By Leslie Youmans | Photos by Shandon Smith with Lifeprints Photography
On Aug. 16, 2013 we welcomed our Harper Jean into the world. At just 5 pounds, 10 ounces and 18 inches long, she was tiny but perfect! She quickly earned the nickname “Harper Bean” or just “The Bean” for her small size. She was welcomed into our combined family that now consists of four children, my husband, Jeff, and myself. We have my 16-year-old stepson Jeffrey, my 7-year-old spunky Hayden Grace, our Harper (who is now 4) and our 2-year-old baby boy, Emmett.
We were able to go home just 24 hours after Harper's birth. She was an easy baby. She rolled over on time, laughed and cooed and was such a joy. Life was good.
The start of symptoms
At 6–7 months old, I started noticing some alarming things with Harper. Her eyes started crossing, she lost the ability to sit up well on her own, and she had many bouts of reflux, ear infections and pneumonia. Her muscles were weakening. Our baby was no longer strong and happy. Around 9 months of age I reached out to her pediatrician and he ordered some tests, which all came back normal. By 12 months she still was not crawling or walking and she did not sleep well. She was, however, able to clap and feed herself her birthday cake. Due to all of the delays she was experiencing she started physical and occupational therapy in hopes of helping her catch up to normal development for her age. We were elated when she started crawling around 13 months old.
Emmett was born when Harper was 15 months old. Although she was fussy, still not sleeping through the night and continuing to lose muscle tone, she was intrigued by him and would say "Em...mettttt." It was precious! She also said "Hay…den," "bye," "mommy," "daddy" and "baaaaaby." She even tried to copy me when I told her I loved her.
Then, around 18 months Harper became miserable and inconsolable. She would cry hours, sometimes days, at a time. This meant no sleep — for any of us. There were many trips to the emergency room where we returned home feeling helpless as the doctors could not determine the source of her crying. She stopped talking and became increasingly lethargic. She started not being able to control her hands well and began mouthing them nonstop. This was the hardest phase. Not being able to console her for days at a time and being afraid of what I would find when I peeked into her crib was terrifying. It took a toll on all of us.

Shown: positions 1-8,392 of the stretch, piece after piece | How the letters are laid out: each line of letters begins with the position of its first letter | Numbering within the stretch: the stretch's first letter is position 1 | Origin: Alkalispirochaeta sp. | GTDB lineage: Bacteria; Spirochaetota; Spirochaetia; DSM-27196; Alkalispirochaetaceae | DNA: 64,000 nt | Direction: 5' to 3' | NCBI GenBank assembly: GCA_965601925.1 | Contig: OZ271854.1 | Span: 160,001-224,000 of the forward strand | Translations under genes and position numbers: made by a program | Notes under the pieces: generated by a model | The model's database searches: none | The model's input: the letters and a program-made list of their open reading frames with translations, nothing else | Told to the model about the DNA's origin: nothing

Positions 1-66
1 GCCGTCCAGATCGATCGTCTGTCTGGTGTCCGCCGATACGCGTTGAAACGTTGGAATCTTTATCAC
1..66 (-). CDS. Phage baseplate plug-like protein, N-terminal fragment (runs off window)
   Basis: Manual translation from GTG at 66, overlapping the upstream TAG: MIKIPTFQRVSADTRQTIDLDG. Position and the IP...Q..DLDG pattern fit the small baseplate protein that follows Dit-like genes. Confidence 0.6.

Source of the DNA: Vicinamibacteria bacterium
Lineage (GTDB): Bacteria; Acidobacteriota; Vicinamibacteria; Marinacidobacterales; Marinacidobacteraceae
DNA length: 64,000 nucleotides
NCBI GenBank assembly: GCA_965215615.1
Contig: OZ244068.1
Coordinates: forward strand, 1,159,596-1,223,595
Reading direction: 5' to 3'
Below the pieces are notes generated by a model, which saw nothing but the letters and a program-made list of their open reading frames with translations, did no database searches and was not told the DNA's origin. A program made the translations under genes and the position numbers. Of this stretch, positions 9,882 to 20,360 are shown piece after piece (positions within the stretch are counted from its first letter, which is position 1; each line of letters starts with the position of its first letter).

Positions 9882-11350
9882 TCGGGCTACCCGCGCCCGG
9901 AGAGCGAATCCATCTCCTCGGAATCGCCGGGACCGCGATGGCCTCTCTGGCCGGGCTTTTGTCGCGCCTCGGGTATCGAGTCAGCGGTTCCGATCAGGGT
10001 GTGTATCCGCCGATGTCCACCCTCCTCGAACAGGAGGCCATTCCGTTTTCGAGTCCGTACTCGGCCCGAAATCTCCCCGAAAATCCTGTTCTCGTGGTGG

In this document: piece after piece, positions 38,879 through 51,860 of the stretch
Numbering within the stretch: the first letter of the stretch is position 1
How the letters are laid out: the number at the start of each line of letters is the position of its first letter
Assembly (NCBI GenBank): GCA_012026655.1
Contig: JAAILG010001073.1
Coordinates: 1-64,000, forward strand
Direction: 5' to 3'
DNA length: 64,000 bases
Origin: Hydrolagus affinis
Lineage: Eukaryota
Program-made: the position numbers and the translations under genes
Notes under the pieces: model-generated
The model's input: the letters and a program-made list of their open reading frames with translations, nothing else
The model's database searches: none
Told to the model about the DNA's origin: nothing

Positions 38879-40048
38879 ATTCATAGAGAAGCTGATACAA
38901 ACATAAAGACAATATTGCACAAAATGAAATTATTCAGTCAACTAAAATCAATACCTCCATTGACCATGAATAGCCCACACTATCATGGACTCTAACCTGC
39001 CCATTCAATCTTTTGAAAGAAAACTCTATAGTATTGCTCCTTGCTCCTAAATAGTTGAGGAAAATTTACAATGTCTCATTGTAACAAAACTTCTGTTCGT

We saw countless doctors and specialists. We were exhausted and distraught. A basic chromosome test turned up nothing. Fragile X (a genetic condition that causes intellectual disability as well as behavioral and learning issues) testing was negative. All of the doctors remained clueless.
Reaching a diagnosis
Finally, on Oct. 30, 2016, after almost two years of waiting, we received the answer to the mystery surrounding Harper's health problems — it was devastating. She was diagnosed with a genetic mutation of the MECP2 gene. Harper has Rett Syndrome.
According to Rett Syndrome Research Trust, Rett Syndrome is a serious lifelong neurological disorder diagnosed almost exclusively in girls. Many children with Rett are unable to speak, walk or use their hands, and they often need feeding tubes. Common issues associated with Rett Syndrome are seizures, anxiety, and gastrointestinal, breathing and orthopedic problems.